Can Bubbles be a Good Thing?

Economic BubbleThere are plenty of buzzwords in the investor’s vocabulary, but no word inspires more fear and dread than ‘bubble’. Anyone who can remember 2008 should know well enough why. The current generation grew up in an age where a bubble threatened their way of life, but can it be a good thing?

Riding the Bubble

One of the first things that novice investors need to learn is patience – not to panic and sell at the first downward trend. The second thing they need to learn is to recognize how to ride a high and sell when the buying is good. In short, they need to make use of bubbles whenever they arise.

Most people understand that it’s not the bubbles themselves that they need to avoid – it’s the pop. Knowing when to jump off an investment bubble, however, is one of the most difficult things to do, especially since it partially conflicts with the patience rule.

The Proper Way to Ride a Bubble

Investors need to complete two steps in order to successfully ride a bubble and not suffer through a pop. The first is to recognise a good investment, which many will attest is the hardest part of the entire process. The free market is nothing but fickle, and the best or first version of an idea may not be the one that gets traction.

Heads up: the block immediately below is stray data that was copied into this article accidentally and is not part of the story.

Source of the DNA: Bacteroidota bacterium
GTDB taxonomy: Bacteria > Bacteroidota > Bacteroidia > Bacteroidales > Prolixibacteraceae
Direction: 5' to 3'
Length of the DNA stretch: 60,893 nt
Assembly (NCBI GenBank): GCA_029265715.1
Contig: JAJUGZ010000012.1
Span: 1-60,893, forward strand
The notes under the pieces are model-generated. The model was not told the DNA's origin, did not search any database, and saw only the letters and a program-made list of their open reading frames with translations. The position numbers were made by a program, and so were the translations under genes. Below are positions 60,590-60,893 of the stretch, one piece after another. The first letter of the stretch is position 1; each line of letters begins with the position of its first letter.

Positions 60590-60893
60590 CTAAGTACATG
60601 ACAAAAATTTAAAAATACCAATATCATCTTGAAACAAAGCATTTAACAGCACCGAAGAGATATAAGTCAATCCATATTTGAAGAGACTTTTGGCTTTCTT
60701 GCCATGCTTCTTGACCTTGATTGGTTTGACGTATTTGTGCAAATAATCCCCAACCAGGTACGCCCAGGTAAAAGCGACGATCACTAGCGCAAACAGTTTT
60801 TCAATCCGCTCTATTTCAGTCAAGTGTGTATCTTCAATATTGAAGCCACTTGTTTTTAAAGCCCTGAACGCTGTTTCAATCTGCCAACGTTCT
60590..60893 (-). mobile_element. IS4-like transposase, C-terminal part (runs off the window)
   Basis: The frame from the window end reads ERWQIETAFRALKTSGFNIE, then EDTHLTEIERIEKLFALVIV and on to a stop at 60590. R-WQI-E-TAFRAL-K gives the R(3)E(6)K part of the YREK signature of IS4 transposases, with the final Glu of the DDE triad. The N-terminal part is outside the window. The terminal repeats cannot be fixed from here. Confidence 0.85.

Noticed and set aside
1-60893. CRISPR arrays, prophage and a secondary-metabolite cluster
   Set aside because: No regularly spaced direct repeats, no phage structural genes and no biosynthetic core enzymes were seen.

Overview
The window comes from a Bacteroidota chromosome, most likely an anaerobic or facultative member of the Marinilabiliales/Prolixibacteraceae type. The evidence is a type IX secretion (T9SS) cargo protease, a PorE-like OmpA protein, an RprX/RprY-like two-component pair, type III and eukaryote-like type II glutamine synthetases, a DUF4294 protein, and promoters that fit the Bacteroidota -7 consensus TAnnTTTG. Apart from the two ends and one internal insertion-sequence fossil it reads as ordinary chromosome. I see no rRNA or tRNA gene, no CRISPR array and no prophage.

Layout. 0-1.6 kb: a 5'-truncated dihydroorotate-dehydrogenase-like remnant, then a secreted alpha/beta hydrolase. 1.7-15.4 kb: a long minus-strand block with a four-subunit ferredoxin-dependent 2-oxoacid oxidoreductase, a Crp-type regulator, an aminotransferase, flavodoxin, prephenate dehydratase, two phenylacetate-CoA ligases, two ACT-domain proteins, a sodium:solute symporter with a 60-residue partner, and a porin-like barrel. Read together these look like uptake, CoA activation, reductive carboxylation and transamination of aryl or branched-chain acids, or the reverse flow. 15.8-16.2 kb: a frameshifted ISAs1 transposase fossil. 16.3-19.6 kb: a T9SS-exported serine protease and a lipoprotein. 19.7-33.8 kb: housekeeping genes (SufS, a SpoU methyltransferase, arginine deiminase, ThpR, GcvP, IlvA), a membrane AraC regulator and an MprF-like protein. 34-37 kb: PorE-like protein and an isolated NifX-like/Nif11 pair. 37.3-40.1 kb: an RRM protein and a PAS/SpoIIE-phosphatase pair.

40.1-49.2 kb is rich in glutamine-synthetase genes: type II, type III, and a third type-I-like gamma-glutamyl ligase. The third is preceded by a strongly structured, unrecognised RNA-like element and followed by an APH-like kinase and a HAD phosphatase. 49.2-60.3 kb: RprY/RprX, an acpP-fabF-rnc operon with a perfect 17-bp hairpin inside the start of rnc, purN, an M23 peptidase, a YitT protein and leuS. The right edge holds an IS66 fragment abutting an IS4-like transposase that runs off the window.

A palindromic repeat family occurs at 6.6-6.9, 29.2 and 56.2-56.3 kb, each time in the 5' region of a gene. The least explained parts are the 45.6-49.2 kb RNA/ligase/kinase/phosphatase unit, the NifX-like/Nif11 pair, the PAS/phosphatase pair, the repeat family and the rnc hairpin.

Think of it like choosing between several housing and land packages: they all look good. But, which one is more likely to rise in resale value? The answer would depend on location, the surrounding community, and even wildcards like weather.

READ  Brace Yourself: It's Spider Season

The second step is for investors to constantly remind themselves that every business venture is temporary. It may not be apparent with big names such as Apple, General Motors, Google, and the like, but there will always be a downturn – always. The trick is to take a closer look at news outside the market and make a judgement call on where things are most probably headed.

Choosing a Bubble to Ride

This leads to a basic investing rule that is often ignored – only invest in things you understand. Investors that heed the wisdom of this rule find – more often than not – that riding the bubble is easier than most people make it out to be. It’s simply easier to cast an accurate prediction about a market’s direction and act appropriately if you have intimate knowledge about how it behaves.

Bubbles rise and pop every day, and there’s nothing wrong with taking advantage of them. Once people stop seeing them as harbingers of destruction, they’ll have a powerful tool at their disposal.